Pictured from right, PD Dr Ben Spycher, Garyfallos Konstantinoudis and Dr Christian Kreis will investigate cancer risks in children exposed to low dose ionising radiation. Pictured from left, Prof Dr med Nicola Low, Dianne Egli-Gany, Michel Counotte and Dr Phi Hung Nguyen are investigating the risks of Zika virus transmission and its complications.
Ben Spycher is a biostatistician and epidemiologist whose research focuses on risk factors of cancer in children. It is clear that medium to high doses of ionising can cause cancer. However, for low doses (<100 mSv), which affect the general population, radiological protection currently relies on extrapolation from higher doses due to a lack of direct epidemiological evidence. Children are more sensitive to radiation than adults are. Recent studies of cancer risks associated with paediatric CT-scans and natural background variation, including a Swiss study by Ben Spycher’s group, have provided new epidemiological evidence for effects of low-dose radiation. This project aims to assess the effects of low dose ionising radiation on cancer risks in children. It will involve a nationwide study of background radiation and childhood cancer in Switzerland, the pooling nationwide data from several European countries, and a meta-analysis of all epidemiological studies involving low dose exposures in young people. Read the project summary here.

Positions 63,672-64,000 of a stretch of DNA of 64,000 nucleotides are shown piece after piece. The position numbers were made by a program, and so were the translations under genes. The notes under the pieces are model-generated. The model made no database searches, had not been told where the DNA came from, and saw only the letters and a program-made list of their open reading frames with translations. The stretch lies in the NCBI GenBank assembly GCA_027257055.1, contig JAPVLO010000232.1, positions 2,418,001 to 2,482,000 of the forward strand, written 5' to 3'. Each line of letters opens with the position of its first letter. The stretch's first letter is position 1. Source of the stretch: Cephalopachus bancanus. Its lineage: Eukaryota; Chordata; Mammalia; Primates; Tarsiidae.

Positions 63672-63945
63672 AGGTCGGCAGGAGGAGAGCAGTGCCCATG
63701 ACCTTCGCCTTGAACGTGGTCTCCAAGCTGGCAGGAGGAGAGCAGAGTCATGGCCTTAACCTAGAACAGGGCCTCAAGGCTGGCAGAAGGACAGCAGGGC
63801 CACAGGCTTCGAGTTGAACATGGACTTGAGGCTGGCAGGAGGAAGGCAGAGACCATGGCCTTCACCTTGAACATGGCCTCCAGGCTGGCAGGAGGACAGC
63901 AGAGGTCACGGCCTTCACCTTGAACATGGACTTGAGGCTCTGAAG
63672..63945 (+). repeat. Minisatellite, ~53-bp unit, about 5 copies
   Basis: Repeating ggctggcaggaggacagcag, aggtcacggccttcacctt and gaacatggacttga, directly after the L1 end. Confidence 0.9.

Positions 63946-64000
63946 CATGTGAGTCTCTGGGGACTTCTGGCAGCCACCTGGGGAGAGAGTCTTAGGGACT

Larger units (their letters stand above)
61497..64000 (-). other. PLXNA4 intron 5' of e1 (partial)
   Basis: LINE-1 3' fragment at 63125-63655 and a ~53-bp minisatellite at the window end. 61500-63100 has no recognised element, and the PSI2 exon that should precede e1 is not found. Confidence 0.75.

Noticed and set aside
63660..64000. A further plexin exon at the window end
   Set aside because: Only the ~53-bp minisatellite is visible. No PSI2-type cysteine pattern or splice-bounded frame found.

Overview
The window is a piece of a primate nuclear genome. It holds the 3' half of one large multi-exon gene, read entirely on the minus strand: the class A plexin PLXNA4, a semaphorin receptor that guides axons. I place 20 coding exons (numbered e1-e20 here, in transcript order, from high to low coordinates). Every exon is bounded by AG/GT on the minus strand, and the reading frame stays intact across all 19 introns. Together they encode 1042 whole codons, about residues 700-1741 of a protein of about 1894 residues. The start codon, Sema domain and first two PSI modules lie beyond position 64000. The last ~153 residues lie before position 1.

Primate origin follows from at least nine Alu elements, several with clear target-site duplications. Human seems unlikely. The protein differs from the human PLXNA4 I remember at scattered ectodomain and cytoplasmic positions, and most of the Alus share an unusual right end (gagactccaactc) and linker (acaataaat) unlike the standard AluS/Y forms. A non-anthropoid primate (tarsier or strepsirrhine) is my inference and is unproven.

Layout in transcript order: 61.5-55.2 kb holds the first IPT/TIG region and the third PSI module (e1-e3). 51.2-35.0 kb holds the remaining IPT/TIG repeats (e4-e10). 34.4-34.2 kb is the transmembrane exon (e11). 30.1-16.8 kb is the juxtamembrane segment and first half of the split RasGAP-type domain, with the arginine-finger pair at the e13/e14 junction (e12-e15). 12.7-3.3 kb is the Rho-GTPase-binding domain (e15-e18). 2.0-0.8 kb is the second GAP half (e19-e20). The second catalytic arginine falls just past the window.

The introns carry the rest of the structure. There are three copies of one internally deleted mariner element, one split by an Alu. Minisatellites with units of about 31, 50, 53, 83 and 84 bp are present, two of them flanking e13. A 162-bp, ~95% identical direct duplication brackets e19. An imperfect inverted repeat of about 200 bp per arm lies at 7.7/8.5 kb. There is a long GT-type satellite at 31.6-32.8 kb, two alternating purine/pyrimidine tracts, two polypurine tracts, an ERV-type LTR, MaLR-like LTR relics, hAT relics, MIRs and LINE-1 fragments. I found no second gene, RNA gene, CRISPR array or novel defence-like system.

Nicola Low is an infectious disease epidemiologist who has been involved in epidemiological research about Zika virus, together with the World Health Organization, since February 2016. Zika virus, carried by mosquitoes, was newly recognised as an infectious cause of congenital abnormalities, including microcephaly and of neurological disease, in 2016 after large outbreaks in the South Pacific Islands in 2013-14 and South America in 2015-16. It is now clear that Zika virus can be transmitted through sexual intercourse as well as by mosquitoes and from mother to child. Scientists have published nearly 3000 research papers about Zika virus infection and complications since 2015 and made important progress. However, substantial questions remain about Zika complications, the risk of sexual transmission and about how common Zika virus infection is in different populations. This project aims to answer these questions in a way that makes the results rapidly available to the whole scientific community and the public. Read the project summary here.